2011-01-01

    Aims P947 is a gadolinium-based magnetic resonance imaging (MRI) contrast agent with high affinity for several matrix metalloproteinases (MMPs) involved in arterial wall remodelling. We tested whether the intensity of enhancement detected in vivo in the arterial wall with P947 and MRI correlates with actual tissue MMP-related enzymatic activity measured in a rabbit atherosclerotic model subjected to dietary manipulations. Methods and results Aortas of 15 rabbits in which atherosclerotic lesions were induced by balloon angioplasty and 4 months of hypercholesterolaemic diet were imaged at ‘baseline’ with P947-enhanced MRI. Atherosclerotic rabbits were divided into three groups: five rabbits were sacrificed (‘baseline’ group); five rabbits continued to be fed a lipid-supplemented diet (‘high-fat’ group); and five rabbits were switched from atherogenic to a purified chow diet (‘low-fat’ group). Four months later, a second P947-enhanced MRI was acquired in the 10 remaining rabbits. A significantly lower signal was detected in the aortic wall of rabbits from the ‘low-fat’ group as compared with rabbits from the ‘high-fat’ group (21 ± 6 vs. 46 ± 3%, respectively; P = 0.04). Such differences were not detected with the contrast agent P1135, which lacks the MMP-specific peptide sequence. In addition, the intensity of aortic wall enhancement detected with MRI after injection of P947 strongly correlated with actual MMP-2 gelatinolytic activity measured in corresponding aortic segments using zymography (r = 0.87). Conclusion P947-enhanced MRI can distinguish dietary-induced variations in MMP-related enzymatic activity within plaques in an experimental atherosclerotic model, supporting its utility as a clinical imaging tool for in vivo detection of arterial wall remodelling. PMID:21118852

  1. Cell-cell adhesion mediated by binding of membrane-anchored transforming growth factor α to epidermal growth factor receptors promotes cell proliferation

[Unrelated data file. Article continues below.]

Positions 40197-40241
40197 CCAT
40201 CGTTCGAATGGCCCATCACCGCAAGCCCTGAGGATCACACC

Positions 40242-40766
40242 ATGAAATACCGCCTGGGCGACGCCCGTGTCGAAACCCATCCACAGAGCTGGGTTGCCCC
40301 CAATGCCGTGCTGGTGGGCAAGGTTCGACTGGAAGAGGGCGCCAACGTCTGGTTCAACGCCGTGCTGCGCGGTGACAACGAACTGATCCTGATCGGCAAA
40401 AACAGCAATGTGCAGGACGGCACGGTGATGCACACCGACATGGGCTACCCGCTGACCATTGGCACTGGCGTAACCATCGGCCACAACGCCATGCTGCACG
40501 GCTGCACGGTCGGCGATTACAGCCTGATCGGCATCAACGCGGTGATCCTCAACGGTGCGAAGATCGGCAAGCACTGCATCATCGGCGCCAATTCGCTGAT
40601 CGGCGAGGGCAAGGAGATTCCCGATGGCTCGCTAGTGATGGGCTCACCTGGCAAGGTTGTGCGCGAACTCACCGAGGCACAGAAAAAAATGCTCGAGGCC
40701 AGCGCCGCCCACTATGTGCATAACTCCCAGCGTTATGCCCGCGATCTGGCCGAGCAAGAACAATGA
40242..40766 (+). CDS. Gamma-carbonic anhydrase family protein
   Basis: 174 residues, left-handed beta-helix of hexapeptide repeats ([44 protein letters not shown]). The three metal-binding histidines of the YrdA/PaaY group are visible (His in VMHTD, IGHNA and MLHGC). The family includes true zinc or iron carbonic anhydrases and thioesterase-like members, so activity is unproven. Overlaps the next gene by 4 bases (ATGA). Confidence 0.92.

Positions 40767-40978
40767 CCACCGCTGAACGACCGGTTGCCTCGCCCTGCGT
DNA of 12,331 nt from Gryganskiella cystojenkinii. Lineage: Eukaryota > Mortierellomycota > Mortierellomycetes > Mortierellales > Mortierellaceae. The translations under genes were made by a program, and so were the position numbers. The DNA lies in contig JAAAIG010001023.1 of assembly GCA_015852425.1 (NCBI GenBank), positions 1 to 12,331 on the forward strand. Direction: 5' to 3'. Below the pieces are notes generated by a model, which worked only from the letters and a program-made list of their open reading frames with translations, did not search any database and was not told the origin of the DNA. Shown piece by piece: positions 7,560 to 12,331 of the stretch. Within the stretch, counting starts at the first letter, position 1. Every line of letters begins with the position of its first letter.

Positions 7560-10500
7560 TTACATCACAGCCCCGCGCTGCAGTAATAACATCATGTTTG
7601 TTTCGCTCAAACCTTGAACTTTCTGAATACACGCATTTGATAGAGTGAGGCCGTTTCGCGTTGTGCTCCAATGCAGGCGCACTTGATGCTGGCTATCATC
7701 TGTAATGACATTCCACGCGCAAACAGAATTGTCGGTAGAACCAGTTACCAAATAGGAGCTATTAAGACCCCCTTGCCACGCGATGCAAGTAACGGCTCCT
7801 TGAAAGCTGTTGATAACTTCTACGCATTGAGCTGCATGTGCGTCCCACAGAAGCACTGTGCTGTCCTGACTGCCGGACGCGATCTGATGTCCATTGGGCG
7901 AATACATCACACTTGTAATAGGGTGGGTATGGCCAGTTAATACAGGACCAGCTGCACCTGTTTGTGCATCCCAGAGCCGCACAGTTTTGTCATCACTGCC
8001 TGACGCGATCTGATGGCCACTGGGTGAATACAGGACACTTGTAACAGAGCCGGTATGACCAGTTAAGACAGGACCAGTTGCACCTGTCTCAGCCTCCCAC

International Nuclear Information System (INIS)

    Anklesaria, P.; Greenberger, J.S.; Teixido, J.; Laiho, M.; Massague, J.; Pierce, J.H.

    1990-01-01

    The precursor for transforming growth factor α, pro-TGF-α, is a cell surface glycoprotein that can establish contact with epidermal growth factor (EGF) receptors on adjacent cells. To examine whether the pro-TGF-α/EGF receptor pair can simultaneously mediate cell adhesion and promote cell proliferation, the authors have expressed pro-TGF-α in a bone marrow stromal cell line labeled with [ 35 S] cysteine. Expression of pro-TGF-α allows these cells to support long-term attachment of an EGF/interleukin-3-dependent hematopoietic progenitor cell line that expresses EGF receptors but is unable to adhere to normal stroma. This interaction is inhibited by soluble EGF receptor ligands. Further, the hematopoietic progenitor cells replicate their DNA while they are attached to the stromal cell layer and become foci of sustained cell proliferation. Thus, pro-TGF-α and the EGF receptor can function as mediators of intercellular adhesion and this interaction may promote a mitogenic response. They propose the term juxtacrine to designate this form of stimulation between adjacent cells

  2. Electrically Conductive Epoxy Adhesives

    Directory of Open Access Journals (Sweden)

    Lan Bai

    2011-02-01